I have just started learning to speak German – I have a number of reasons for wanting to do so:
- I went to Frankfurt and Dusseldorf on a work jolly (there was a lot of actual work done too, but I cannot deny that the alcohol was in full flow), and I felt so inspired by everything I experienced while I was there. Germany (the bits I saw) is a lovely place, and I’d like the opportunity to work there in the future. Engineers are also sought-after in Germany (they have a more robust manufacturing sector than the UK, as well as having similar service industries -like consultancy, where I work now). And being bilingual is a very, very, useful thing for employers, especially if one of your languages is English – one of the universal business languages.
- I wanted to learn a new language, or to re-learn French. My language education at school was slightly above the bare minimum, but not immersive enough to lead to fluency. I also struggled with speaking and listening (um, rather important things when learning a language), although my written French is very good. I liked the structure and patterns in French sentences; it’s a logical language with an easily understood set of rules. Only trouble is, I don’t seem to have an ear for French. I have difficulty understanding others, and there must be something seriously up with my pronunciation, because I am apparently unintelligible to the average French person. However, German seems like a very easy language for an English speaker to pick up. I’m able to pronounce the words correctly, it sticks well in my memory, the syntax is closer to English than French is, and it’s also made up using a set of rules (I do like rules).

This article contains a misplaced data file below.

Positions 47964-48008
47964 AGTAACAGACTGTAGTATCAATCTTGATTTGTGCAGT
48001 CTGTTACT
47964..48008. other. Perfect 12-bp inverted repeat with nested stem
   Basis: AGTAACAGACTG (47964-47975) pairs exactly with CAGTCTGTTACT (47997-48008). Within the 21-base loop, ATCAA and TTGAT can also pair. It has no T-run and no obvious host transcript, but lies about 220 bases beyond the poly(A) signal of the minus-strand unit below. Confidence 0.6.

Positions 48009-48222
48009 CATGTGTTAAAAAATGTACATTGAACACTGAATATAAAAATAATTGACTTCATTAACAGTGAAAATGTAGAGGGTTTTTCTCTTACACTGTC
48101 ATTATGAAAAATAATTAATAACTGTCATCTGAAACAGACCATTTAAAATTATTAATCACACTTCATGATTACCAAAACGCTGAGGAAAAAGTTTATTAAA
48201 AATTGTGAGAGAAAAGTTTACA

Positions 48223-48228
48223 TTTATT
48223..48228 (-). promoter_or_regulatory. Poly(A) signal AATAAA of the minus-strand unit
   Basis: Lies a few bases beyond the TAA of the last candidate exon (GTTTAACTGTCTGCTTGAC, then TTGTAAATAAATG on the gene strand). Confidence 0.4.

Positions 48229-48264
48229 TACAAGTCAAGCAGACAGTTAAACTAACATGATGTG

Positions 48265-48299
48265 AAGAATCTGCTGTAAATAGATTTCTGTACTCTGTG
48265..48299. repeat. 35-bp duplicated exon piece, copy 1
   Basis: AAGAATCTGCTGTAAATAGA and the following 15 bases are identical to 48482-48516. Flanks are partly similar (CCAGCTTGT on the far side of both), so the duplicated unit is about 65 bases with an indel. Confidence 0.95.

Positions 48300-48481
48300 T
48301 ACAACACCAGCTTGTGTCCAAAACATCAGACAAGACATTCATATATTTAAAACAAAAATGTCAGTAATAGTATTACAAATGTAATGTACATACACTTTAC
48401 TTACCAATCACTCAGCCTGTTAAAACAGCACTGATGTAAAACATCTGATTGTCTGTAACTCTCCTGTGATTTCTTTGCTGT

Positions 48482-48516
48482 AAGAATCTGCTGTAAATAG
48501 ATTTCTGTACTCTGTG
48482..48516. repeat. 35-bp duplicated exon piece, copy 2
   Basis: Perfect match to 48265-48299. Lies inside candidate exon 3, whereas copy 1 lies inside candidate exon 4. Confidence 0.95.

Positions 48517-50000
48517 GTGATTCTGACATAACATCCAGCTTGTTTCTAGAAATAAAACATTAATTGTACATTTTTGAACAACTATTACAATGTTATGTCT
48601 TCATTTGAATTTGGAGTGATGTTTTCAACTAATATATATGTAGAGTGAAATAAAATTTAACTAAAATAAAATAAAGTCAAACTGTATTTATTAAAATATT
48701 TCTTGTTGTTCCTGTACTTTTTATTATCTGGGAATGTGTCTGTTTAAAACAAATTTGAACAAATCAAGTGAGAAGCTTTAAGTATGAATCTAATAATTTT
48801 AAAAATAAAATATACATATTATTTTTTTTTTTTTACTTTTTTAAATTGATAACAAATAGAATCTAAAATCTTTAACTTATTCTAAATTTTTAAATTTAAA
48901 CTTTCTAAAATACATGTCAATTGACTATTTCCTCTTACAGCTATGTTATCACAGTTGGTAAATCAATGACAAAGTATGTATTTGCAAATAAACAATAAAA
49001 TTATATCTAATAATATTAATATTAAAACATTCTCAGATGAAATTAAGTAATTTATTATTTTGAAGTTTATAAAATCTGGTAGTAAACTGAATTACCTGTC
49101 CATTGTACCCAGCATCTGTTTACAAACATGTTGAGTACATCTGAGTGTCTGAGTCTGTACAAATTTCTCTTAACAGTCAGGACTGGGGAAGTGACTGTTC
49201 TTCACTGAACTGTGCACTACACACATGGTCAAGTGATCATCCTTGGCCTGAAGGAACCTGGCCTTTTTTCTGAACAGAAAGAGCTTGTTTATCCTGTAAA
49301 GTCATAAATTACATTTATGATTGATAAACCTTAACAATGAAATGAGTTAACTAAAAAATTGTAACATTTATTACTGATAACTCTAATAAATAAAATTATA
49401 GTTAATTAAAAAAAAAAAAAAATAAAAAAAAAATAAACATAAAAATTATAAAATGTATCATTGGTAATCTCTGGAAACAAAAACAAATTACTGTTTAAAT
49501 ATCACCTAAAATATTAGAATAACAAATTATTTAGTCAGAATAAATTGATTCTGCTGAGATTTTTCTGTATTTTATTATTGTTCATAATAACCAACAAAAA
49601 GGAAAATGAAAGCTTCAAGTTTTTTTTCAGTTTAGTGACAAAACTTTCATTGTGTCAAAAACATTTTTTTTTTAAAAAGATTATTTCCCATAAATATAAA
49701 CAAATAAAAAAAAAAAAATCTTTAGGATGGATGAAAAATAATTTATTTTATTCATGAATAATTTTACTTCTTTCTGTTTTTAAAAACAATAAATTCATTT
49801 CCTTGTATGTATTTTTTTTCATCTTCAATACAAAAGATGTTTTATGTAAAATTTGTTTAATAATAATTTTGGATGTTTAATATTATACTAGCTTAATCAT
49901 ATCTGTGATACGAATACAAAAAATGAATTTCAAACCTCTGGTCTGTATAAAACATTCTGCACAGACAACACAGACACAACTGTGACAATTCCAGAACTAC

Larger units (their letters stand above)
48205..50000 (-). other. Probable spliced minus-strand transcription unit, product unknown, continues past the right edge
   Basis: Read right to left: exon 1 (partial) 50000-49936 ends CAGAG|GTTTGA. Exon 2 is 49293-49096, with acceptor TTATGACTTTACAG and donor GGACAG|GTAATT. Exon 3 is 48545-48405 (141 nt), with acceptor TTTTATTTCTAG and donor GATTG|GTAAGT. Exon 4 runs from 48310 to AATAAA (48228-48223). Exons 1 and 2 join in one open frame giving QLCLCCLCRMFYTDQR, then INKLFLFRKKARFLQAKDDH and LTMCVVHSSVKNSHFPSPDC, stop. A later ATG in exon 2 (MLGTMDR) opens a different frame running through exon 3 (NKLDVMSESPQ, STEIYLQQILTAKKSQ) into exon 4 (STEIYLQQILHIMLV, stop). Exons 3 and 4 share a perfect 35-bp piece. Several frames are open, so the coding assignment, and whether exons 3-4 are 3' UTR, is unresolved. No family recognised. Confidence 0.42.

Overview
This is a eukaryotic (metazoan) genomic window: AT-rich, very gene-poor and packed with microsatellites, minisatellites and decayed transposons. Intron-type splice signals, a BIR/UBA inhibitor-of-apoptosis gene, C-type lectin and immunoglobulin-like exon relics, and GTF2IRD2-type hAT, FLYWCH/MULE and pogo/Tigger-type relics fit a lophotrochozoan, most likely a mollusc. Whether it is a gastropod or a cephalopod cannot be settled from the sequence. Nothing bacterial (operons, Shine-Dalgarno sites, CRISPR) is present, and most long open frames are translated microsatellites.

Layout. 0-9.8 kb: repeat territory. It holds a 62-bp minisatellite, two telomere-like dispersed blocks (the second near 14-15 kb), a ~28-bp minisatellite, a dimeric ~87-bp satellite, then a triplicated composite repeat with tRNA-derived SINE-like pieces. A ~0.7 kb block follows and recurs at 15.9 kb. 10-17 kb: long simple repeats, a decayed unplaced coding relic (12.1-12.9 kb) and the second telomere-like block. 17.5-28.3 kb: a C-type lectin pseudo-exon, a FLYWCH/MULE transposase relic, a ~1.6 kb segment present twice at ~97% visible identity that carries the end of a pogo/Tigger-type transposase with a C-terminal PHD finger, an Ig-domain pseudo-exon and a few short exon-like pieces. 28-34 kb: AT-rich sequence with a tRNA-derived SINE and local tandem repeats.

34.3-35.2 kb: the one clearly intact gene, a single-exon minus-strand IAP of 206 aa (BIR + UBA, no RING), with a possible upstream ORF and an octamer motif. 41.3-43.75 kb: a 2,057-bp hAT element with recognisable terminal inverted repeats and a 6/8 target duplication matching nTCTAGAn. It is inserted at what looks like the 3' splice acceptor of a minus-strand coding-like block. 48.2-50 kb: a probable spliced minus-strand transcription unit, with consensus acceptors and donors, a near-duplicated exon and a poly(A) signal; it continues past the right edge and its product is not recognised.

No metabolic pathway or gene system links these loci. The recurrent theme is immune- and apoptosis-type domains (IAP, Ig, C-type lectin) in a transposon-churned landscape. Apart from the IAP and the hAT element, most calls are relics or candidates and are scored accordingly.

- I have always considered myself a European, and I would like to spend more time on the continent. However, my hand may be forced soon, because if we are dumb enough to vote Brexit next week, then I’m off to Germany to gain citizenship there. Culturally, the UK seems about 40 years behind the rest of Europe, and I’d rather keep up with the rest of the world than lag behind it. We’ve also caught a glimpse of what a detached Britain would be like over the last few months, and it is ugly as sin.
|So those are my reasons for learning the language, and of course, it has its own unique beauty, as all languages do. However, I found something rather special when browsing a glossary of words. I’d heard the word “Fledermaus” before, as a friend invited me to a performance of the operetta Die Fledermaus, and so I knew that it meant “bat”. But what I didn’t know is that it is not a direct translation of “flying mouse” or “winged mouse”, there is something prettier behind the name. I found this website, which tells you more about its etymology: https://zipcon.net/~swhite/docs/language/German/stories/
So a Fledermaus is not a “flying mouse”, or a “winged mouse”, but a fluttermouse. This is just lovely. No matter how harsh German speech may sound, it has its moments of poetry. Of course I crave more, and while I’ve not yet discovered all the beauties of die Deutsche Sprache, I have found a couple more words that are just pulchritudinous: